A sneak peek of Alita: Battle Angel
One of the most eagerly awaited releases this year, the cyberpunk action film, is already being hailed as a movie marvel
- Published 9.01.19, 11:47 PM
- Updated 11.01.19, 4:57 PM
- 3 mins read
Whether you are clued into manga or not, whether you are a James Cameron fan or not, you would have to live under a rock to not know about Alita: Battle Angel. One of the most eagerly awaited releases this year, the cyberpunk action film, that’s set for a February release, is already being hailed as a movie marvel, both in terms of storytelling and technique.
In the making for a while — it was announced in 2003 — Alita: Battle Angel has become a must-watch just by virtue of the names attached to it; while Cameron — the man behind Holly behemoths like Titanic and Avatar — has not only co-produced it but also penned its screenplay, Alita is directed by Sin City maker Robert Rodriguez and boasts names like Christoph Waltz, Jennifer Connelly, Mahershala Ali, Michelle Rodriguez and Rosa Salazar, as Alita, in its cast.
Since early last year, Cameron and Rodriguez, along with the film’s producers 20th Century Fox, have been organising closed-door screenings of portions of Alita all over the world. Last week, a select few in Calcutta got the opportunity to watch some scenes at a special screening at the IMAX audi of INOX (South City). t2 was in the audience and the footage shown — about five scenes over a total of 30 minutes — left us wanting more.
The promise that Alita comes with is that even if one isn’t aware of the source material — in this case Yukito Kishiro’s manga called Gunnm — one will get sucked into the narrative, with its blend of an emotional story, jaw-dropping visual effects and visceral action.
One of the first scenes is what we have already seen parts of in the trailer. Dr Dyson Ido (Christoph Waltz) chances upon a disembodied core and assembles it to give form to a cyborg called Alita. Alita wakes up in what is a post-apocalyptic world with no memory of her past and Dr Ido, in the presence of his trusted aide Nurse Gerhad (Idara Victor) hands over an orange to her to test whether her taste buds are functional. Salazar portrays Alita through the technique of motion capture. Alita arrests attention — and captures your heart — from the get-go, especially when her eyes widen in wonder when she bites into the orange and likes how it tastes.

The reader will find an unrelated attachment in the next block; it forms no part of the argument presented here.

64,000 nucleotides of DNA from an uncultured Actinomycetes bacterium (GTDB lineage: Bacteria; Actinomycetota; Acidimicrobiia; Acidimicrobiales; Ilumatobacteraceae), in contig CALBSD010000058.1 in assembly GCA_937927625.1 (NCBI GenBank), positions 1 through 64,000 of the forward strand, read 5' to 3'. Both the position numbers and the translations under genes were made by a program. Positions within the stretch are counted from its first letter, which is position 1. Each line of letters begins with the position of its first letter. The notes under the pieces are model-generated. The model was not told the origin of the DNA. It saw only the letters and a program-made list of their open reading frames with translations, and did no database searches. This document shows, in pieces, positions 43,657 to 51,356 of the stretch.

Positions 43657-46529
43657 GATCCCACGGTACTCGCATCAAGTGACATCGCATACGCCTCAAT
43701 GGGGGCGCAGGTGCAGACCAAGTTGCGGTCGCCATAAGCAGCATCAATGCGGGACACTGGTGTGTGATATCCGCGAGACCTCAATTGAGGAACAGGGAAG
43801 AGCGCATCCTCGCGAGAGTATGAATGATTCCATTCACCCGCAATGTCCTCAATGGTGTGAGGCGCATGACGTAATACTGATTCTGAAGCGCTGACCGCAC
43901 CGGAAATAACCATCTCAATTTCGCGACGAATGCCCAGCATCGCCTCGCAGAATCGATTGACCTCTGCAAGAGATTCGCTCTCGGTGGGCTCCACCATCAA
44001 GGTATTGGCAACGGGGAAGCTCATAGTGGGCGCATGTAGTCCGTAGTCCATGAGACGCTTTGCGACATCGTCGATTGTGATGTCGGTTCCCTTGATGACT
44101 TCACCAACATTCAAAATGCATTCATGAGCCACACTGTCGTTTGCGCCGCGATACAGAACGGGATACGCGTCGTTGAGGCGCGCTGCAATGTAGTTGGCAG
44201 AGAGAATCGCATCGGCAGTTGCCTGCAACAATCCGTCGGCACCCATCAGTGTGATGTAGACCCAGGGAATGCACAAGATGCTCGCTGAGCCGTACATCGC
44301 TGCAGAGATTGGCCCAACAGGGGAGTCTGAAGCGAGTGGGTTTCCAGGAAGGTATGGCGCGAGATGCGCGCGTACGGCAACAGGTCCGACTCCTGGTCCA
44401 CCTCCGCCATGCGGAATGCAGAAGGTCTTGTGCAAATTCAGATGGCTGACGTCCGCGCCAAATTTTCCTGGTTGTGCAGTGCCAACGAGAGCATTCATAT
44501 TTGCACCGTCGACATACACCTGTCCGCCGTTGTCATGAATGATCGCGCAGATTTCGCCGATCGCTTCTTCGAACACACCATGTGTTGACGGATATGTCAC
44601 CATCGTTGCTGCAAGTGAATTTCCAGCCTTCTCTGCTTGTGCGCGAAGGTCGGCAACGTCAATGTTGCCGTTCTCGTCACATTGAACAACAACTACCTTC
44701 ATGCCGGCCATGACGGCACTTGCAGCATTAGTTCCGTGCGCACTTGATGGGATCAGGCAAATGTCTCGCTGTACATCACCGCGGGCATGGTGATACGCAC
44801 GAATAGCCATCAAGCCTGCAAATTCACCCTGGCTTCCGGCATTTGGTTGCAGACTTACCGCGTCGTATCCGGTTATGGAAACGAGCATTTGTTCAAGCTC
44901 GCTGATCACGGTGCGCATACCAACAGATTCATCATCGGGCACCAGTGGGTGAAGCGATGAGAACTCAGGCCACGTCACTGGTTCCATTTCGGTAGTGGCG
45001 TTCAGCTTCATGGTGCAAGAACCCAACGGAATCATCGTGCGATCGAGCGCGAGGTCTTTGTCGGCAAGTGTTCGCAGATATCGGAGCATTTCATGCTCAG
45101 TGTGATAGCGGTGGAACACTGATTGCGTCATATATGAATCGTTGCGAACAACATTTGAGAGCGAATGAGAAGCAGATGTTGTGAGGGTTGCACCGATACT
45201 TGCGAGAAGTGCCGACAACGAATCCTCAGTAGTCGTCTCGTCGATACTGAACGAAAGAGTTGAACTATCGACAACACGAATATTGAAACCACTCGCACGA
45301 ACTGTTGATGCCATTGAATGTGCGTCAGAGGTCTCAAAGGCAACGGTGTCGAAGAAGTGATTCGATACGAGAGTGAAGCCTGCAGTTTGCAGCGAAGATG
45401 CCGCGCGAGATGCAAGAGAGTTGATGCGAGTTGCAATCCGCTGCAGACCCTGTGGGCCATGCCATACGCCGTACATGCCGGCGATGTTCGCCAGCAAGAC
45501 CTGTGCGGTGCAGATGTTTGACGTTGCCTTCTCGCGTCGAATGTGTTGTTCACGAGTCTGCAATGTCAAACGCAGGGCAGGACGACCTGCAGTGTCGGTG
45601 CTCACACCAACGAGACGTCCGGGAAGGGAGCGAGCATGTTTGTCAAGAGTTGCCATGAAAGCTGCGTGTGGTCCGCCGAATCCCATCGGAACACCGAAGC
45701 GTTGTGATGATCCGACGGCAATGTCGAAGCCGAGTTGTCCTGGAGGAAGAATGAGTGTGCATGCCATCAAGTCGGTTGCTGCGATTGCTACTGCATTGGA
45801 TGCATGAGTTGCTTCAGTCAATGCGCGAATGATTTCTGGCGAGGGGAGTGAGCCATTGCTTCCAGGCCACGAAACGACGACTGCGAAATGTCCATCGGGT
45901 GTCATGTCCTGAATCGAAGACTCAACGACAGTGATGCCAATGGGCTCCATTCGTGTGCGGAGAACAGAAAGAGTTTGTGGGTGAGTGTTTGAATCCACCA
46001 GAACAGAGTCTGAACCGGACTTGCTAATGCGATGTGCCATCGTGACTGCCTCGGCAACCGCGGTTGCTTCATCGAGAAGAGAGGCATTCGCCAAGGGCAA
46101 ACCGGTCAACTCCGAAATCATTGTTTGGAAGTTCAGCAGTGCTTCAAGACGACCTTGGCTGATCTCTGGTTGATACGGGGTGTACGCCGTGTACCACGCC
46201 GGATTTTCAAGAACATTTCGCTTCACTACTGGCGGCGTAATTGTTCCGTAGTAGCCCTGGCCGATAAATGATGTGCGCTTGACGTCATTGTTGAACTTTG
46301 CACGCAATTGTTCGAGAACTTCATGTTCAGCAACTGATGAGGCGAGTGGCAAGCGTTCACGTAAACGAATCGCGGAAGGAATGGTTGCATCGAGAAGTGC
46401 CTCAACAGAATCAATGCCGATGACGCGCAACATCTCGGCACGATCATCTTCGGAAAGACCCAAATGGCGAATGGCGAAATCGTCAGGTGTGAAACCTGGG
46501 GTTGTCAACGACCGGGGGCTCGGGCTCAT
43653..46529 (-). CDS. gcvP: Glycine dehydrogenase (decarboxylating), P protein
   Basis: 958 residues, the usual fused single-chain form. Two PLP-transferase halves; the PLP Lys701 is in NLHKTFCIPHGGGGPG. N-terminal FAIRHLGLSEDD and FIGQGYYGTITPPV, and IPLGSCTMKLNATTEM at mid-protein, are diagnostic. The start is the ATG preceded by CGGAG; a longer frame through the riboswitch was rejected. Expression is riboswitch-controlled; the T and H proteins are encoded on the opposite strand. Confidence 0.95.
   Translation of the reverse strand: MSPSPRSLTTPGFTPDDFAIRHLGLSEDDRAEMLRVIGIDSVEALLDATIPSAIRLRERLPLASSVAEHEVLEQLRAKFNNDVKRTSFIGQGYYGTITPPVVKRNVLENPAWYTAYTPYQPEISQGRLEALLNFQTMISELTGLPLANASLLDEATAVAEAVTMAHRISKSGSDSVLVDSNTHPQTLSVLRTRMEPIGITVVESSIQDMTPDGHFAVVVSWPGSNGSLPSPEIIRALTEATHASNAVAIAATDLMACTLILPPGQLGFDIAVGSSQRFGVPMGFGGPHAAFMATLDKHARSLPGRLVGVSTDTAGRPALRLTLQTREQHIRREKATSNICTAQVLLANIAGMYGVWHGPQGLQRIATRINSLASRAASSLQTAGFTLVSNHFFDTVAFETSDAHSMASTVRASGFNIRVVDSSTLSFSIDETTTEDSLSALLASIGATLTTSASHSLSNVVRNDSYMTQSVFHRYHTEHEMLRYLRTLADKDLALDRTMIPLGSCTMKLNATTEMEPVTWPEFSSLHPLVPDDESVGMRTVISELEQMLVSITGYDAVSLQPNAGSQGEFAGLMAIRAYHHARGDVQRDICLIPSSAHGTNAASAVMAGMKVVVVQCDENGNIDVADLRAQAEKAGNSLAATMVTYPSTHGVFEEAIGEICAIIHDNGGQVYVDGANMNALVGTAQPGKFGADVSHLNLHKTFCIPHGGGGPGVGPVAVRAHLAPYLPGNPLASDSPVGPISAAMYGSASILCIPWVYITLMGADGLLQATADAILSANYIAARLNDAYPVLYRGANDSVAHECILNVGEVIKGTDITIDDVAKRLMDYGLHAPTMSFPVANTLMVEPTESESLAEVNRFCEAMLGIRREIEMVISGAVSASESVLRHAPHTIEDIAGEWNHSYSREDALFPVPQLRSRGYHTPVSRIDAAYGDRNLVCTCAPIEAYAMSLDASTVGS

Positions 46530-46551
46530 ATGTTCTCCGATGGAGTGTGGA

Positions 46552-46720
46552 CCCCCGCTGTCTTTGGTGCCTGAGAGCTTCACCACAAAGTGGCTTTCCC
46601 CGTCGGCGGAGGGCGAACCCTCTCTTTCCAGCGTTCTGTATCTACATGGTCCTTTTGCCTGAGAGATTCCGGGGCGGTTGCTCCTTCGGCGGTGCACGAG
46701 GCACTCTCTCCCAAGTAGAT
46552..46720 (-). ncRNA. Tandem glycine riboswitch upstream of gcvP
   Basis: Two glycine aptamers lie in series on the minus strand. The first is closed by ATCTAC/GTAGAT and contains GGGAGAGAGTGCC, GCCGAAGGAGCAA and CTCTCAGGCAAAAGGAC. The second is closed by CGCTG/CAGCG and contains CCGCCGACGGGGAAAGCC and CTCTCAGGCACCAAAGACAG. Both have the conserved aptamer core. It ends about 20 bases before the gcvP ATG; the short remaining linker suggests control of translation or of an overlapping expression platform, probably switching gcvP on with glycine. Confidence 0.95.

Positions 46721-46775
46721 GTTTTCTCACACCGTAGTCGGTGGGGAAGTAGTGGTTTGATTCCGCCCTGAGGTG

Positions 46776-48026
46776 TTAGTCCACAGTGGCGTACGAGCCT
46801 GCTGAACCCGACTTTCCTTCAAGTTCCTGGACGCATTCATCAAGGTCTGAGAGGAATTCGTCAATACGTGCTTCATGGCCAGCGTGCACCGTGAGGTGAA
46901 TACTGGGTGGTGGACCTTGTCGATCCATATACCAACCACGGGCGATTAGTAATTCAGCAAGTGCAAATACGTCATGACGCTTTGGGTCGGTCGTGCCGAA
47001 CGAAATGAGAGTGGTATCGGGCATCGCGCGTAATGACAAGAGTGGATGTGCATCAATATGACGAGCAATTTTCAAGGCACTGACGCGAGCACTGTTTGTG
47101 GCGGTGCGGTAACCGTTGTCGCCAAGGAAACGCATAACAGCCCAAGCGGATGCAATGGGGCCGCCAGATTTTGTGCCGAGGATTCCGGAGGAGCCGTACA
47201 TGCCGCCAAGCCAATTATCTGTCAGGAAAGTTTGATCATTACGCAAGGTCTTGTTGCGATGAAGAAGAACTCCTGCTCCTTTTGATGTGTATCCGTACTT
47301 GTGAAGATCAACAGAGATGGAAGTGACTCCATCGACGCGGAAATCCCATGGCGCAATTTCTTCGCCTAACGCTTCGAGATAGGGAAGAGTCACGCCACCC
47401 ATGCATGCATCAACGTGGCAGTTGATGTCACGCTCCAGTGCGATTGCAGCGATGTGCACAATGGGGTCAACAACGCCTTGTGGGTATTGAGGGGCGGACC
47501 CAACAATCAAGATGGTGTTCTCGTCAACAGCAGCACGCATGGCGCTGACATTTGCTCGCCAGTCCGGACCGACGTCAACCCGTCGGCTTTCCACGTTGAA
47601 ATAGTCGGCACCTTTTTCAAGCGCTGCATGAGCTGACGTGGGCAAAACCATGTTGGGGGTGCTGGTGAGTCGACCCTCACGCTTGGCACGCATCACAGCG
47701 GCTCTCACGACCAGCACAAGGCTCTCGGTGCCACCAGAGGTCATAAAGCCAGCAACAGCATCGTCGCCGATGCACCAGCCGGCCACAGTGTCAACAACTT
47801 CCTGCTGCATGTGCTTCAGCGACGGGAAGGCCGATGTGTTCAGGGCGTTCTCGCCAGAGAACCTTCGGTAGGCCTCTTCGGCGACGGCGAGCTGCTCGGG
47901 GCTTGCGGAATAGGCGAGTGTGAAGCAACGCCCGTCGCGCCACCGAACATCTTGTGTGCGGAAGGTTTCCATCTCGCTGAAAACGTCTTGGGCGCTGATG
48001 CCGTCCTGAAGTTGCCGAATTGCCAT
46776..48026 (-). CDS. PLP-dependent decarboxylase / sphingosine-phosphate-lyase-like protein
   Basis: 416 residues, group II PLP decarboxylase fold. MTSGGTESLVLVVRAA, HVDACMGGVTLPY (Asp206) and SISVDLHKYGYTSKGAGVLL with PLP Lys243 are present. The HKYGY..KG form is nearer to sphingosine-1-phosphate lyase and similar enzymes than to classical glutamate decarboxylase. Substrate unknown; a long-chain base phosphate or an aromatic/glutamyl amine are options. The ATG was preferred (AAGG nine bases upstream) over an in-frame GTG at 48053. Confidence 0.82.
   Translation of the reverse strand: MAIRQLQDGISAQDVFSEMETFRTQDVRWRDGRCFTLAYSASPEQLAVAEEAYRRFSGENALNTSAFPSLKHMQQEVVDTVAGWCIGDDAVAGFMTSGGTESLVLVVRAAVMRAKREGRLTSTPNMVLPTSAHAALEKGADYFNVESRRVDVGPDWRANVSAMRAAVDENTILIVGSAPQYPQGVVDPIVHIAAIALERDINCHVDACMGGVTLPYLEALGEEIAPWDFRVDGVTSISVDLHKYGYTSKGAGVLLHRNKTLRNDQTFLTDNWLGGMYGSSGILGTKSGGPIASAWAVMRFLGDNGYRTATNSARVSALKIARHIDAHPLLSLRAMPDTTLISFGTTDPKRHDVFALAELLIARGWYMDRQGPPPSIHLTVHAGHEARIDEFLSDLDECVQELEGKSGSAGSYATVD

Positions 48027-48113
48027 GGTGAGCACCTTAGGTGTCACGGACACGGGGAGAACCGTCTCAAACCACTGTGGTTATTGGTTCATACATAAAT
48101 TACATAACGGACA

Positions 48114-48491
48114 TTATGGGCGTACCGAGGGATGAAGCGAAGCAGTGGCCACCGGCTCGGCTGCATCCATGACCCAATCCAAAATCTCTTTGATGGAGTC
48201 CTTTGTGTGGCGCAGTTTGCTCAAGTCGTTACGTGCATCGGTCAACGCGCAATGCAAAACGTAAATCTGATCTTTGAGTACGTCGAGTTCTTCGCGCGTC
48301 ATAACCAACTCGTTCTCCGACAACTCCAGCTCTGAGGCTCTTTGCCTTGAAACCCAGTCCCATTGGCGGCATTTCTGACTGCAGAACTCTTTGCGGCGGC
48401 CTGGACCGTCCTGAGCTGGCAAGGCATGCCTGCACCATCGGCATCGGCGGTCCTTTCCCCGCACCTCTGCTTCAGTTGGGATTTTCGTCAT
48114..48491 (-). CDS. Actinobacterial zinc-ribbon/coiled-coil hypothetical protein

The next few scenes rank high in action. A bird’s-eye view of Iron City will make your jaw drop. Iron City was built over an area of 77,000sq ft in Austin, Texas and as Alita walks through its crowded streets, the film shows how humans and cyborgs co-habit in ease in this futuristic world. It’s here that Alita meets a human called Hugo (Keean Johnson).
Hugo introduces Alita to the gladiator-style sport called Motorball, an important element in the original manga that plays a big role in Alita’s character development. Bullied at first by Hugo’s fellow players, Alita quickly masters the sport and even beats some old hands at the game very easily. Motorball features in another scene that we were shown. Playing out in a stadium, it showed Alita getting ready to play the game professionally before quickly realising that she has to brace herself for more than just the game. What follows is a stunning action sequence.
The best bit of the 30 minutes screened was that it was a blend of intimate and emotional moments — Hugo touching Alita’s robotic hands and the two leaning in for a kiss will make you smile — and dizzying action sequences.
Everything is larger-than-life in Alita — props to sets, costumes to action — but it doesn’t take away from the innocence that forms Alita’s core as she looks at the world with fresh eyes. And aah, what eyes those are!
Hollywood has used motion capture very effectively in quite a few films — the most recent example being Mowgli — with the technique used in Alita being of the highest standard. There will be many moments in the film when you will forget Alita is a cyborg. Well, co-producer Jon Landau has gone on record to say that Alita has more pixels in one eye than the whole of Gollum from The Lord of the Rings!
What also worked was the introduction — on screen, of course — that Cameron and Rodriguez gave before the scenes, with Rodriguez promising “a visual spectacle” and Cameron lamenting that he had to give up on directing Alita because the Avatar sequels were taking up too much of his time. “I think I will be making the Avatar films for many, many years to come,” joked the man. Looks like Cameron hasn’t lost his sense of humour. Will his magic touch also extend to Alita: Battle Angel? We will know on February 8. And yes, the film releases in India a week before the US!